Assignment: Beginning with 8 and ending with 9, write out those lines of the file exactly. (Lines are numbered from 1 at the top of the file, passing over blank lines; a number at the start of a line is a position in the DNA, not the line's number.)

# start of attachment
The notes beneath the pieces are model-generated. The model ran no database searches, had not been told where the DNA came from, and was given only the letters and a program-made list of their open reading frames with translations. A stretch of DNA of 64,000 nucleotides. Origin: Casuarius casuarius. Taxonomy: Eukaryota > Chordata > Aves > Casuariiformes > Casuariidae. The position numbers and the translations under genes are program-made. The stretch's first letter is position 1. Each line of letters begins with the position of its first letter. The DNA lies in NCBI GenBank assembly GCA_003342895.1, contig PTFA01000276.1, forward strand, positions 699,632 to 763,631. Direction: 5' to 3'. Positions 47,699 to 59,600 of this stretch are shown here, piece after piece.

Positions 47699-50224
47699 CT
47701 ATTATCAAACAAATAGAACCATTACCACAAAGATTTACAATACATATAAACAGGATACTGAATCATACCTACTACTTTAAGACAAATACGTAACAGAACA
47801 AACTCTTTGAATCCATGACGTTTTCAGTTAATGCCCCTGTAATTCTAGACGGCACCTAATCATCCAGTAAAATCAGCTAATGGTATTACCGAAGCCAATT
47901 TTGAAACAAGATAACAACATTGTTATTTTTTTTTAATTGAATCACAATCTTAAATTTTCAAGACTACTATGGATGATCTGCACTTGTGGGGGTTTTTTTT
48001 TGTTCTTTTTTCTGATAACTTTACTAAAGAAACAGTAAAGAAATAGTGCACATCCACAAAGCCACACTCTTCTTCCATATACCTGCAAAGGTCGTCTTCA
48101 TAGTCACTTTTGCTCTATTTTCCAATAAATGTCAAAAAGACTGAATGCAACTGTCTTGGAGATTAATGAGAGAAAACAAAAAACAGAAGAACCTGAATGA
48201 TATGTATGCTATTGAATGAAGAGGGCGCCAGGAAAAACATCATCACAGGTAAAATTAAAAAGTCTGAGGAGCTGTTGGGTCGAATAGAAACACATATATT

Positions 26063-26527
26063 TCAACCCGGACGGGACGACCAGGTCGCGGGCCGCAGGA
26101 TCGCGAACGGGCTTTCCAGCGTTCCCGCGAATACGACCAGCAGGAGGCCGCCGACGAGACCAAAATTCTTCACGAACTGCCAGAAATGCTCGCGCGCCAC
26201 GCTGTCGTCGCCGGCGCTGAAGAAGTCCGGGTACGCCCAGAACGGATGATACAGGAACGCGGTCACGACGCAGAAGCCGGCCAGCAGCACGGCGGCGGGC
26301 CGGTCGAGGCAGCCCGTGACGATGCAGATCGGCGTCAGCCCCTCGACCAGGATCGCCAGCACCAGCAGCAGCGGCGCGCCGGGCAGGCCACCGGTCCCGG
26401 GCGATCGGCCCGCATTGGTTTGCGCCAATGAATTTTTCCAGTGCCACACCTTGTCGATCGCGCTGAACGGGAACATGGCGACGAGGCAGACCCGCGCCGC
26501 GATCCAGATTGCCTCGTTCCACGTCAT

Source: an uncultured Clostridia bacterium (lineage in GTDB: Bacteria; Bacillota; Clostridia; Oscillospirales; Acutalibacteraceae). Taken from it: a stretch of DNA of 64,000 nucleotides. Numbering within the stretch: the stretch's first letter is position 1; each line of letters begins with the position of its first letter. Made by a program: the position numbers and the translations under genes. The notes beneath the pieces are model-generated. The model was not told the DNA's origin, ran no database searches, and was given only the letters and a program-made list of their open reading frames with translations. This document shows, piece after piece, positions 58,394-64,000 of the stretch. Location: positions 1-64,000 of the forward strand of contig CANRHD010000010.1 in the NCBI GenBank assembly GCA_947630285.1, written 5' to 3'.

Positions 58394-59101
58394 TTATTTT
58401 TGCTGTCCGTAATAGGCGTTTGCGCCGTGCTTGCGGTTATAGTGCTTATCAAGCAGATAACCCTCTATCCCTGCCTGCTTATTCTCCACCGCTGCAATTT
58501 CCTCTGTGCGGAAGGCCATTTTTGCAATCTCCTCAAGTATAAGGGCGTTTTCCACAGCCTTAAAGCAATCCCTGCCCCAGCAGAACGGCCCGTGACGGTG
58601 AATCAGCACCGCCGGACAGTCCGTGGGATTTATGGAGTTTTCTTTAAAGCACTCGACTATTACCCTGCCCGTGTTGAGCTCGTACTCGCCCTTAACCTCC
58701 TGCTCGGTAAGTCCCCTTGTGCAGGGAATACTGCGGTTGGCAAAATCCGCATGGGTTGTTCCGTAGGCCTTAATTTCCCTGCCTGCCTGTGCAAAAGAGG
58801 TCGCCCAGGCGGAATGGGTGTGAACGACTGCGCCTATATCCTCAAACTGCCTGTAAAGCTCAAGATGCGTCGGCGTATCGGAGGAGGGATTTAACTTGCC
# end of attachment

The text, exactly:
48101 TAGTCACTTTTGCTCTATTTTCCAATAAATGTCAAAAAGACTGAATGCAACTGTCTTGGAGATTAATGAGAGAAAACAAAAAACAGAAGAACCTGAATGA
48201 TATGTATGCTATTGAATGAAGAGGGCGCCAGGAAAAACATCATCACAGGTAAAATTAAAAAGTCTGAGGAGCTGTTGGGTCGAATAGAAACACATATATT